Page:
“The success of this program in stopping violence and educating these men cannot be disputed because ADOC’s own record prove that violence was down to all-time low levels, and class enrollment was over 98%.”
Everything changed in 2010, when Carter Davenport became warden at St. Clair. In 2012, Davenport received a two year suspension when he admitted to punching a handcuffed man in the face.
In 2014, prisoner Marquette F. Cummings, Jr. died after he was stabbed in the eye because, despite being medevaced to a hospital, Davenport “included an instruction with Cummings’ paperwork that “‘no heroic measures’ would be taken to save his life.”
As a result, hospital staff entered a do-not-resuscitate order. Davenport later ordered the hospital to take Cummings off life support.
Under Davenport’s watch, St. Clair experienced a 200 percent jump in homicides in just four years. Prisoners attribute much of that violence to Davenport ending Convicts Against Violence program, which was one of his first acts as warden.
Davenport’s termination of Convicts Against Violence impacted over 400 students. The Free Alabama Movement described it as “state-engineered violence.”
To fully appreciate the importance of losing such a program, one must understand the unrelentingly harsh and violent prison environment in which it existed, and in which it provided a meaningful outlet for anger and frustration.
In a lawsuit filed against ADOC in 2014, the Equal Justice Initiative (EJI) described St. Clair under Davenport as a place “where mismanagement, poor leadership, overcrowding, inadequate security, and unsafe conditions, including broken and non-functioning locks on the majority of cell doors, have lead to an extraordinarily high homicide rate, weekly stabbings and assaults, and a culture where violence is tolerated, creating conditions of confinement that violate the Eighth and Fourteenth Amendments to the United States Constitution.”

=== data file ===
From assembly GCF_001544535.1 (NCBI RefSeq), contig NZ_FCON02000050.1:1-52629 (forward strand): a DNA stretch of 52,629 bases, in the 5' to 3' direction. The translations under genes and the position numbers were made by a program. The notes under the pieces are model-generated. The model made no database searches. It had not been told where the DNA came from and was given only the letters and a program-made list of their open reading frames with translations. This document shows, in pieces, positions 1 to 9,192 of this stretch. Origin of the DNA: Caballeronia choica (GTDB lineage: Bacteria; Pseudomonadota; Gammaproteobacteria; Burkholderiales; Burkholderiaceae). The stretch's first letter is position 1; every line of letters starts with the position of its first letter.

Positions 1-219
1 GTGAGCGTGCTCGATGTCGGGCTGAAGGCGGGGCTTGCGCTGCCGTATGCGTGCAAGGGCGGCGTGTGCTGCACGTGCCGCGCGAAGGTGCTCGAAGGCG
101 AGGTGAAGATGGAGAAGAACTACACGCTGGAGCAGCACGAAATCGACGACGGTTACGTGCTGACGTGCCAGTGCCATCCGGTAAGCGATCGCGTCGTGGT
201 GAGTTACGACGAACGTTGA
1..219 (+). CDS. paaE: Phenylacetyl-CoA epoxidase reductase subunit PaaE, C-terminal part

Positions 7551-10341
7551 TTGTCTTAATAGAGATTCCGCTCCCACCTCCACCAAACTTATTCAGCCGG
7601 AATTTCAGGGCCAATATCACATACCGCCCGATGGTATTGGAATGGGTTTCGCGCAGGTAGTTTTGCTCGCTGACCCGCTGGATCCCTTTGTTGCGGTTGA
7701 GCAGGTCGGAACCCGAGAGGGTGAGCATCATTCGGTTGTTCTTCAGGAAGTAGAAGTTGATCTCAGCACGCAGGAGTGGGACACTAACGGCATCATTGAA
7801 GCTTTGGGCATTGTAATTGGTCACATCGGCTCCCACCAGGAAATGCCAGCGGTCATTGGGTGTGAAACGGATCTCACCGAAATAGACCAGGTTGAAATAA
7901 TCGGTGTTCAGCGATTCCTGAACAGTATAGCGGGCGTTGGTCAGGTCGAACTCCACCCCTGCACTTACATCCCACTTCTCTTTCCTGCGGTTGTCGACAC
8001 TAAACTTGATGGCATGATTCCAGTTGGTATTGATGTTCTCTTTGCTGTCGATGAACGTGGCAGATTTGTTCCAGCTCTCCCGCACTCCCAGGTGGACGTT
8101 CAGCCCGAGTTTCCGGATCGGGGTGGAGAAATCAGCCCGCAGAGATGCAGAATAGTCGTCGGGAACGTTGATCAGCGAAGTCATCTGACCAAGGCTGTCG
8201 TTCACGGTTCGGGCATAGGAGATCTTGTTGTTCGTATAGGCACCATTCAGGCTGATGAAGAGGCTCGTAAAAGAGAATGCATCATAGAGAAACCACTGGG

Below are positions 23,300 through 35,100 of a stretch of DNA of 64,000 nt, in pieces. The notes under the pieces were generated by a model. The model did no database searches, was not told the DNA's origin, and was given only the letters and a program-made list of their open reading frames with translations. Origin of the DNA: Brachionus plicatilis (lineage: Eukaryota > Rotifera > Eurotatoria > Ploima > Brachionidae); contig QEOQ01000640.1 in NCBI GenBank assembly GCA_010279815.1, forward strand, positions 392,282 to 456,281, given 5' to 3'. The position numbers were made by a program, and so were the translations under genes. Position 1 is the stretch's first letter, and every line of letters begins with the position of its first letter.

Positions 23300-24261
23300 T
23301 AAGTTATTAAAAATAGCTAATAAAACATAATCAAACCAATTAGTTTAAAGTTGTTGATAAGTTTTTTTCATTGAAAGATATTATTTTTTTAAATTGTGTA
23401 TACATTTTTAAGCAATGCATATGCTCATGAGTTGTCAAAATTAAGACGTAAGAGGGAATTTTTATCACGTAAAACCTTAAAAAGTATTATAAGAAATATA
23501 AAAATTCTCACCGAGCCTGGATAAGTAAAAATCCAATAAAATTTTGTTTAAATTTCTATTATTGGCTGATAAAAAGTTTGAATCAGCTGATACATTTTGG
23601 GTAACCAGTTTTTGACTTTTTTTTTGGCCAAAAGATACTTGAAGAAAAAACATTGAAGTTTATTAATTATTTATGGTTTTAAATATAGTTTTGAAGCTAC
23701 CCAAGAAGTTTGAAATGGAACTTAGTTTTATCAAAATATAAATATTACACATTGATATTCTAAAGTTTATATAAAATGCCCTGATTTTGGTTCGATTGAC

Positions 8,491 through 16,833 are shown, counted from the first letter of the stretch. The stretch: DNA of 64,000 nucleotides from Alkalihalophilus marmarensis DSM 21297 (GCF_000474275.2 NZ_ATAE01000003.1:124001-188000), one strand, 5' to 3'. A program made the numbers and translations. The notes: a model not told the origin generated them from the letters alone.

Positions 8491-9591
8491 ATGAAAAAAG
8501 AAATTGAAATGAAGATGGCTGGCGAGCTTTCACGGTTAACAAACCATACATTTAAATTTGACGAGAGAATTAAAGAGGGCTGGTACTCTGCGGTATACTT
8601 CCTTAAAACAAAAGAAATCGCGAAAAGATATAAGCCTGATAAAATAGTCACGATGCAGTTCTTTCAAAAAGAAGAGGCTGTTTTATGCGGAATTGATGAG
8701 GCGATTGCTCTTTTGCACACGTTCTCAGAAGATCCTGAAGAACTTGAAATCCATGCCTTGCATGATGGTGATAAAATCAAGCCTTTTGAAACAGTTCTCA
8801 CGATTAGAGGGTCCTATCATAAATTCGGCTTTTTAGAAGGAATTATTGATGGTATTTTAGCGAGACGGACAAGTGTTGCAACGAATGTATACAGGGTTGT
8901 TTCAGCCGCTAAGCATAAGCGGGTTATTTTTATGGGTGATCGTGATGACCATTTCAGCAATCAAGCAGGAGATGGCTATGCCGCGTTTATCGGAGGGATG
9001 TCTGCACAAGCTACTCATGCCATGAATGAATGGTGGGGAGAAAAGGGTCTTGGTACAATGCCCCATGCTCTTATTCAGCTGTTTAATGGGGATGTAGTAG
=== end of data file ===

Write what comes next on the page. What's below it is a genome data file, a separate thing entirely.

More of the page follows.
Pointing the blame directly at “poor management,” contraband freely entered the facility, often sold to prisoners by staff, who “fail to follow policies and procedures and sometimes ignore urgent pleas for assistance that then results in serious violence.”
EJI noted, “The lack of basic hygiene supplies and opportunities to engage in activities, including reading, create[d] an oppressive and monotonous environment that accommodate[d] abuse and violence, as well as drug abuse in a population with a high rate of mental illness and prior addiction.”
“New policies eliminating or severely cutting back mental health and drug treatment services, rehabilitative programming, and removing books and other constructive activities from the housing units” fueled violence as well.
In 2016, the Free Alabama Movement called for Convicts Against Violence to be reinstated, writing, “Robbing taxpayers to the tune of 1.5 billion dollars for building new prisons is not the answer to the problems that are plaguing Alabama’s prisons today.”
“When there is a culture of violence that [runs] this deep and for this long, the root of these problems have to be traced to the ever present factors, which then have to be removed. This starts at the top where policies and decisions are being made.”
“But crime pays and racism persists in Alabama, and when Black people start creating solutions to problems like illiteracy, violence, drug addictions, mentoring and leadership classes for misdirected gang members, conflict resolution and mediation, then these programs come under attack,” the Free Alabama Movement concluded.
Correction (3/20/19): An earlier version of this article stated ADOC “placed 22 of the men in general population and sent eight to solitary confinement without initiating any disciplinary action or notifying them about any rules violations.” In fact, ADOC sent 30 men to solitary confinement, 22 of whom had come from general population at St. Clair and received no justification for their isolation. The other eight came from isolation at St. Clair. Additionally, the article has been updated to clarify that the eight hunger strikers came from the group of 22 who went from St. Clair general population to Holman lock-up without justification. We regret the error.